The other group that we have successfully managed to form is the Sadguru Krupa Mahila Mandal also from the Chhaparia Hadiyolpur area. This is a much poorer locality where women are also domestic help but also sell small eatables on the highway. There are 11 women here who managed a total savings of Rs. 100 each. So far this Mandal has saved Rs. 1,200. Laxmiben Dudhabhai Bhoi and Jayantiben Rameshbhai Bhoi are the two main functionaries.
There has been no group working here before this and our work has been welcomed. Chronologically speaking, since this Mandal was formed and established after the Pragati Mahila Mandal, the ‘leaders’ of the latter, Muslim women, have stepped in to help at every stage. When the Sadguru Krupa Mahila Mandal wanted to formally establish itself, the Pragati representatives chipped in, attended meetings and gave them advice. When the latter’s bank account had to be opened, it was the office bearers of the Pragati Mahila Mandal who accompanied them to the bank.
Personally speaking, I find great satisfaction in the means of communication that have developed. Today, if I need to send a message to the area about scheduled meetings, all I have to do is inform one of the women and the message is then passed from woman to woman, all acting as vital links in an organised chain to ensure that everyone receives the information. They communicate without constraint, moving freely in and out of each other’s homes and areas. Laxmiben, especially, finds courage and collective strength in the others’ physical presence and support. Today one of the most urgent needs is for a medical camp in the area.
The initiatives and meetings among the middle class residents, Hindu and Muslim, have been more complex. The first thing that struck me after I started going to the Gulabbhai Memon School and having informal discussions with Memon women was how little I myself knew about Islam and Muslims.
This was a startling revelation. I felt I needed to know more. I started attending the Thursday katha with Muslim women, which is a kind of sermon of their faith. For me this has been the first opportunity to work on the issue of communal amity. I have never done it in the past and I find it tremendously fulfilling. If through the work that we are doing, Himmatnagar once more allows all of us to intermingle freely, what greater satisfaction can there be?
My decision to attend these Thursday kathas built a huge sense of trust and camaraderie with the Memon community. This is a traditionally well-off community. (In 2002, the Memon community in Sabarkantha district was a target of brutal violence and many families were reduced to penury). We have had three special internal meetings to discuss the intrinsic value of dialogue.
All of us felt that for the first such meeting, only those women from among the Hindu community whom they named and trusted should be invited there. Meetings took place first in February and then again in April 2004.
In the Alkapuri area, Polloground, we have not had as much success in starting a Mahila Mandal. Women here work in small government jobs or home businesses. But there are some women like Dharmisthaben who are interested in furthering a collective strategy. I believe that this will happen, but perhaps more slowly than in other areas.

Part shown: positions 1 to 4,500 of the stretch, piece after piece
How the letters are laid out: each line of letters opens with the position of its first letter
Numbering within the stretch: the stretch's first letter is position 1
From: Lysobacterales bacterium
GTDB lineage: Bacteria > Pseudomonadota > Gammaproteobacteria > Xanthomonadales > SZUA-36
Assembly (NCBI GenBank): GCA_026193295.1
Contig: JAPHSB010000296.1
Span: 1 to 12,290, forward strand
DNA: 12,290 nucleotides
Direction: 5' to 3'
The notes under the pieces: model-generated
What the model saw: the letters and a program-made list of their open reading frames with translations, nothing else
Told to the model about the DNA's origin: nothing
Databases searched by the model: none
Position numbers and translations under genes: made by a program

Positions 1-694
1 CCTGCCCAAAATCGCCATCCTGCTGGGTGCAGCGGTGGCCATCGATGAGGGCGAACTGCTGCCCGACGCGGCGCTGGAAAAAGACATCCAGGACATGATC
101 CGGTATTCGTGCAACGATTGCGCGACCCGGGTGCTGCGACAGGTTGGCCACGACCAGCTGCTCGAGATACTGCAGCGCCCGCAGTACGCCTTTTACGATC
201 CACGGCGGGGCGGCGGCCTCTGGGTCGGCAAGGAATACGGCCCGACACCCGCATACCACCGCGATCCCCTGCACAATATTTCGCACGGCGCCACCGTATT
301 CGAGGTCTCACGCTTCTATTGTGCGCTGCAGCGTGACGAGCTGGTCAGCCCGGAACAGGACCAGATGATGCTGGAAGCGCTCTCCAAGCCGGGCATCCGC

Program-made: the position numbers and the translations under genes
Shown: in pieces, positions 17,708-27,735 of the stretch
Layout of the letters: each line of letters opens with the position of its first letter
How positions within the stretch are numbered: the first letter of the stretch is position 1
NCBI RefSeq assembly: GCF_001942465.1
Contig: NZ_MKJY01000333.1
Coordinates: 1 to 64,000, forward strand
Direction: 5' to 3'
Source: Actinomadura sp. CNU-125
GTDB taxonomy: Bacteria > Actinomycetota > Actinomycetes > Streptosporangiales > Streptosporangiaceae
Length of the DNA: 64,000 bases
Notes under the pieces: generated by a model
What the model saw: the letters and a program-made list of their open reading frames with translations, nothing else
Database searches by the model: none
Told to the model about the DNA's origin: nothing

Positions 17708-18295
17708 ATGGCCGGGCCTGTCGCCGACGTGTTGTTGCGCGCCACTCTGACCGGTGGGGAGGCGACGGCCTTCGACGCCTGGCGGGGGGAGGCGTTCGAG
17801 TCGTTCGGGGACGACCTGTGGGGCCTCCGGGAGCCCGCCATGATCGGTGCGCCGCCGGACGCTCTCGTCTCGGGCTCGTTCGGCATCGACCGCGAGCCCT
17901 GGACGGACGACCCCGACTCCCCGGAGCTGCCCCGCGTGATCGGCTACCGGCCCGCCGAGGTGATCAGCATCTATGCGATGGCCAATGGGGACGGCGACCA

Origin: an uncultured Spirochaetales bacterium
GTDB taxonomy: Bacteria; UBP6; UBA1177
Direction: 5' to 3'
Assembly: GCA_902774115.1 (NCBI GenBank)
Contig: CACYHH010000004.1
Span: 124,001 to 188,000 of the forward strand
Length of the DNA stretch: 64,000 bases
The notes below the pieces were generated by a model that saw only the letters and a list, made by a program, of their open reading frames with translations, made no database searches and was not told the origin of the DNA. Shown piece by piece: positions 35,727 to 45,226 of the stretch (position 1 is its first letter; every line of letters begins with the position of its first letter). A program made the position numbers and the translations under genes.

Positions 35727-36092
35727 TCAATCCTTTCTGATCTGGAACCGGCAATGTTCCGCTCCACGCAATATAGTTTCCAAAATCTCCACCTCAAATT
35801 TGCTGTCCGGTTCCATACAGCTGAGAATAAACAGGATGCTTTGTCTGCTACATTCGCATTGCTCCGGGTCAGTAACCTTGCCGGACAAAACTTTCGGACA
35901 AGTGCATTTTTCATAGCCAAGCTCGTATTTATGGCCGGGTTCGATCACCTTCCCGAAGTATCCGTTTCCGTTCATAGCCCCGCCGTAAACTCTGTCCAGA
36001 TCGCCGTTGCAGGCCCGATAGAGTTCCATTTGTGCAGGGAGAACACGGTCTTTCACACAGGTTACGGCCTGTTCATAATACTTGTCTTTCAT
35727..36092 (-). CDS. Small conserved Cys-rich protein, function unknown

The work in Chhaparia means immediate uplift and benefit for women who need such access and facilities, be they Hindu or Muslim. These areas also fall victim to the worst kind of violence. Police mistreatment of women and of young Muslim males in Chhaparia has been a sore and recurrent issue. On one occasion, over 1,000 Muslim women from Chhaparia went and protested ill–treatment at the police station. There was comment on this locally but it got the women an assurance that they would be taken into confidence whenever the police made searches and that they would not be harassed at night. This has instilled tremendous faith and strength among the women.
Today, on our own initiative, we have started a Balmandir, a crèche for our children funded by our own contributions and attended by 22 children from different sections of society. We have started organising creative activities for them. How better to begin the issue of dialogue than with our young?
For frank dialogue and understanding, we feel that there is tremendous scope among the middle class. For the Muslim women, despite the hardships that they have suffered, the humiliations and penury, there is hurt but also a deep desire to re-establish a lost relationship and equation with their sisters from the Hindu fold. For the Hindu women, along with a sense of guilt and shame, there is a strong need for reassurance from Muslims that wrongdoing (read criminal activities and terrorism) will not be tolerated.
There was much coming and going between the two communities prior to 2002. There were some differences in lifestyles but also much intermingling. All that was ruptured. Old bridges need to be rebuilt.
Archived from Communalism Combat, June 2004 Year 10 No. 98, Cover Story 19